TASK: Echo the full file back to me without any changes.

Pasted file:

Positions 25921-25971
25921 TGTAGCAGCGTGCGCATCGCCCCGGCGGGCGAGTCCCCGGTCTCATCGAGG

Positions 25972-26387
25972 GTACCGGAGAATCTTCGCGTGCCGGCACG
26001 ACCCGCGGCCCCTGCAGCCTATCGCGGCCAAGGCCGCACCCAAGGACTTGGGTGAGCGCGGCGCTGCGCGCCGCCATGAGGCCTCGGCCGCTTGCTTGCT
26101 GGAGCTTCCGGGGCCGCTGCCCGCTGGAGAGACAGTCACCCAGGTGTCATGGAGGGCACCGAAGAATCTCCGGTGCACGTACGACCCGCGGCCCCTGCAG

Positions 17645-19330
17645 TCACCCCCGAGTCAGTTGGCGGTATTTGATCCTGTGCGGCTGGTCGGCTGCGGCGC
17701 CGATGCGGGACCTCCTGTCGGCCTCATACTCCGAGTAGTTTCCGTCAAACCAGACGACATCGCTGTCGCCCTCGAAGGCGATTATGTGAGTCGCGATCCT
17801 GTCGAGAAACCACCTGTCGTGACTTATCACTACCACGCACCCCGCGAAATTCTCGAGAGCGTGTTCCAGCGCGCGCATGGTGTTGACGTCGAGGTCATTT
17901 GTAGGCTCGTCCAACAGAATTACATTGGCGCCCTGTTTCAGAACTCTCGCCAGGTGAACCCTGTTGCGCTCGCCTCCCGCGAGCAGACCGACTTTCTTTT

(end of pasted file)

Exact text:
Positions 25921-25971
25921 TGTAGCAGCGTGCGCATCGCCCCGGCGGGCGAGTCCCCGGTCTCATCGAGG

Positions 25972-26387
25972 GTACCGGAGAATCTTCGCGTGCCGGCACG
26001 ACCCGCGGCCCCTGCAGCCTATCGCGGCCAAGGCCGCACCCAAGGACTTGGGTGAGCGCGGCGCTGCGCGCCGCCATGAGGCCTCGGCCGCTTGCTTGCT
26101 GGAGCTTCCGGGGCCGCTGCCCGCTGGAGAGACAGTCACCCAGGTGTCATGGAGGGCACCGAAGAATCTCCGGTGCACGTACGACCCGCGGCCCCTGCAG

Positions 17645-19330
17645 TCACCCCCGAGTCAGTTGGCGGTATTTGATCCTGTGCGGCTGGTCGGCTGCGGCGC
17701 CGATGCGGGACCTCCTGTCGGCCTCATACTCCGAGTAGTTTCCGTCAAACCAGACGACATCGCTGTCGCCCTCGAAGGCGATTATGTGAGTCGCGATCCT
17801 GTCGAGAAACCACCTGTCGTGACTTATCACTACCACGCACCCCGCGAAATTCTCGAGAGCGTGTTCCAGCGCGCGCATGGTGTTGACGTCGAGGTCATTT
17901 GTAGGCTCGTCCAACAGAATTACATTGGCGCCCTGTTTCAGAACTCTCGCCAGGTGAACCCTGTTGCGCTCGCCTCCCGCGAGCAGACCGACTTTCTTTT